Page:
Cut your losses. If you have to reduce expenses, downsize, or let people go, do it as soon as you know you should. Be honest, with yourself and others too. In Profit First, Mike Michalowicz says this:
Most business owners try to grow their way out of their problems, hinging salvation on the next big sale or customer or investor, but the result is simply a bigger monster.Mike Michalowicz
Don’t panic. Feeling out of control is overwhelming. Overwhelm can lead to panic. Panic can make you frantic. Frantic people often do things that are rash, reactionary, not in line with their values or even destructive. I read a Facebook Group post from someone recently who was “desperate for sales” now that she had a team to pay. My heart ached for her. To avoid panic and desperation, prepare for the downturn (see the next section).
Use your brain. You’re scared and that makes sense. Take a step back. Now look for a way forward. You are smart.
Pivot. Don’t waste valuable time wishing for what was. In online business, whatever worked before is unlikely to work the same again. Guess what? You no longer have to hold your breath, fearing you will jinx what’s working because…it’s no longer working! So ask new questions. Reframe. Get rid of what you don’t love. Be creative. Imagine a blank slate. Try new things. Pivot!
Sidenote: Does cutting off sources of income in a downturn (i.e. retiring my product and dropping a lucrative affiliate program) seem like opposite world? I get that. But that’s another advantage of keeping things lean. Without huge overhead, I can pivot into what I want to do, not pivot into what I have to do to stay afloat.
How to prepare for an unexpected downturn
Maybe you’re not in a slump currently. Maybe you’re having a great year like my 2018. (Oh I hope so!) Here are some things to do to prepare for that unexpected downturn.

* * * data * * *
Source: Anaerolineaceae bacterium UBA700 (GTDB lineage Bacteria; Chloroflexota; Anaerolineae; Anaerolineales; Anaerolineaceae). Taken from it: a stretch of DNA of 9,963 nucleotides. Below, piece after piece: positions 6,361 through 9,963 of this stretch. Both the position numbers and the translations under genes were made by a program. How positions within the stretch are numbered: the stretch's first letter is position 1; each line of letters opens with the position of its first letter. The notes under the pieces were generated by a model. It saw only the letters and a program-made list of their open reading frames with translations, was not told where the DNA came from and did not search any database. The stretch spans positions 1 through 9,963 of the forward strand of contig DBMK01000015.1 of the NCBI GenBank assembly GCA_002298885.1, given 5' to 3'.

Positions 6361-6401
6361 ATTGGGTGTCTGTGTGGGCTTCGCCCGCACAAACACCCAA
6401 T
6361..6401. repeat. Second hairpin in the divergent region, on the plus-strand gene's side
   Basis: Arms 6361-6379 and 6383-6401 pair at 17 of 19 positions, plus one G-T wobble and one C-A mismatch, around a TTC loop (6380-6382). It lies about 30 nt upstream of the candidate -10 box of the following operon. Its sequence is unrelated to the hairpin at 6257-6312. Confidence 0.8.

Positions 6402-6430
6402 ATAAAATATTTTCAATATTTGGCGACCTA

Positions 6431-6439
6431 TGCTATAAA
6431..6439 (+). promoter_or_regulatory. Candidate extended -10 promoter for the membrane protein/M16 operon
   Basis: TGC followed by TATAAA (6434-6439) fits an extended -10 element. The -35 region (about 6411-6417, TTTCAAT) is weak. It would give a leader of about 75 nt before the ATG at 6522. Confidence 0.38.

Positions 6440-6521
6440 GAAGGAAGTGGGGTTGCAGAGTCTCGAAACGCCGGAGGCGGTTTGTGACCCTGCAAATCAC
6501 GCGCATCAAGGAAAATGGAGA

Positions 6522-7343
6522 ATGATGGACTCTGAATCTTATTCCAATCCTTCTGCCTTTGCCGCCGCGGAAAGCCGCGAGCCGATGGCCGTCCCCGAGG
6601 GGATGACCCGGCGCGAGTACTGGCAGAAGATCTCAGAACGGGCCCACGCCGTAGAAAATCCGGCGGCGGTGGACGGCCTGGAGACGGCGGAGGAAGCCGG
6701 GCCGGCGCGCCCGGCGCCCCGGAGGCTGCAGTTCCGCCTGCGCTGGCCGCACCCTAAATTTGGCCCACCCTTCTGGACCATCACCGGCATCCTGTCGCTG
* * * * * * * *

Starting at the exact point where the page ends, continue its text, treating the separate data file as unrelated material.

Expect it. Your downturn is coming. I knew it was coming for me, I just didn’t know when. You’ll have one too. No one is immune — not you, not me, not that guru who looks unstoppable. The only thing to know for sure is that things will change. Normal businesses do not experience growth year after year indefinitely. That’s not how it works.
Consistent incoming cash flow is hard to sustain. A great quarter can trick you into believing your business is on a permanent upswing, and you start spending like this is the new normal. But drought periods come quickly and unexpectedly, causing a major gap in cash flow. And cutting back on expenses is nearly impossible because our business (and personal) lifestyle is locked in at our new level.Mike Michalowicz
Run a nimble business. What do I mean? Be thoughtful about the things you start. Consider the costs. Keep things streamlined. Here are 7 questions I ask myself before adding to my business plate.
Keep expenses low. I’ve been reading income reports from other bloggers and studying expense lists. A lot of bloggers spend a lot of money on a lot of tools, services and other things. I recommend 3-5 tools to start a blog and make money. Add things as you truly need them, not because someone somewhere said it works for them.